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Pubic Lice: More Common Than You Think

I know this is a pretty nauseating topic, but wouldn't you agree that it's better to talk about something gross than to have something gross? If so, listen up, because public lice, also known as crabs, affects more than 6,500 people a year. The best way to prevent yourself from being one of those people is to know the facts.

The most common way pubic lice can get passed is through sexual contact, but it's not the only way. Even though these creatures feed on human blood and need a host to live off of, they can also survive up to 48 hours off a human. That means they can be lurking on someone's sheets or clothes, so even if you don't end up going all the way, any close contact with something the infected person has touched can infect you as well.

What are the symptoms of crabs and how can you get rid of them? To find out


Pubic lice makes your lady business itch like mad, and if you take a close look, you may see red marks where the little buggers have bitten. You may also see nits (eggs) on your hair, which look like whitish dots. To add insult to injury, there may be little tan or grayish bugs in your pubic area or on other coarse hair such as your eyelashes or eyebrows.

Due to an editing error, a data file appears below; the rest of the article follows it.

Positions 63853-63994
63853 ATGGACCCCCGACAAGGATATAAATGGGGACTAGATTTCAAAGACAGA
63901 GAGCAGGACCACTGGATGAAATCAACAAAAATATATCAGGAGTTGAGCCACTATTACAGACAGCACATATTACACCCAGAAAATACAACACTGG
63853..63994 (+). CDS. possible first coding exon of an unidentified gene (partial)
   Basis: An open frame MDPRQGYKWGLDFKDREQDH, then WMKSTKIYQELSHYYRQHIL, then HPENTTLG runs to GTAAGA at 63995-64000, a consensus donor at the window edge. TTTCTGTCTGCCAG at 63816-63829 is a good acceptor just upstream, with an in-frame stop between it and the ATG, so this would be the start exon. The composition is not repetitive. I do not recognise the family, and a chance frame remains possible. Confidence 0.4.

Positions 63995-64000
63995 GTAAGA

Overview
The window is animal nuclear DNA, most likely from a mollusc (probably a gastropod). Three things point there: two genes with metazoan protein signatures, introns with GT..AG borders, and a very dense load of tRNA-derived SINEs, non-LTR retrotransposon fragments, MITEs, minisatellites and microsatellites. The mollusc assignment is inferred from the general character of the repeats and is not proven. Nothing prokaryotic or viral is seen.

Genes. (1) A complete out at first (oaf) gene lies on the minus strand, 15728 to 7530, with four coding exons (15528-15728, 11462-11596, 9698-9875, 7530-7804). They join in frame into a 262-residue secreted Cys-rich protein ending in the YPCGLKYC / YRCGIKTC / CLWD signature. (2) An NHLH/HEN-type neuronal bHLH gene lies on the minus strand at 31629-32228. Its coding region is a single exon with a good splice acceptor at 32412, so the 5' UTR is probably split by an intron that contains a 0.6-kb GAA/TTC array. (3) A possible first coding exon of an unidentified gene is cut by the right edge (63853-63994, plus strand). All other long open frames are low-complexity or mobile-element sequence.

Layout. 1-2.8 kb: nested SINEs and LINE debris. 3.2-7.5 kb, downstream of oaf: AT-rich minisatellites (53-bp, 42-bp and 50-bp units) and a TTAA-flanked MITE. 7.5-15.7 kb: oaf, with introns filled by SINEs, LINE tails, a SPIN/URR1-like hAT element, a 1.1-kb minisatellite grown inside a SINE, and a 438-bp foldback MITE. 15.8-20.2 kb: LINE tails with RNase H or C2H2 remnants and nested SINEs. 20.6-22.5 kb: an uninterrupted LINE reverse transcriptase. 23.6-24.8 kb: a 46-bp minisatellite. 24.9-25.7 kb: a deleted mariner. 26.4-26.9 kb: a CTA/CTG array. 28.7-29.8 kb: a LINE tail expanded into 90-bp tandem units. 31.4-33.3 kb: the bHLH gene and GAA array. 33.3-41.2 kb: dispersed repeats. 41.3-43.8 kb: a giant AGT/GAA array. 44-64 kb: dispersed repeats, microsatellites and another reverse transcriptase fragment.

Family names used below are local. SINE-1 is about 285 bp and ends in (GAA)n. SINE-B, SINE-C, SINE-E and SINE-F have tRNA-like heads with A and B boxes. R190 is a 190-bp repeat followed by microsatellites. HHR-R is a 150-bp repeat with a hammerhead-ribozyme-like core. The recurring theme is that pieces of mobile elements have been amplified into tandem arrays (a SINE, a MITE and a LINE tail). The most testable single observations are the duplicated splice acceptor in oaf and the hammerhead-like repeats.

To get rid of crabs, you must wash the infected area with some pretty strong lice-killing shampoo called pediculicide (found at most drug stores). This will kill the bugs, but the nits will need to be removed one by one. Treatment may need to be repeated in seven to ten days, and in the meantime, you need to wash all the bedding and clothing you've touched during the three days before you started treatment. This is not something you want to deal with, so before getting intimate with someone, make sure he's clean and infection-free.


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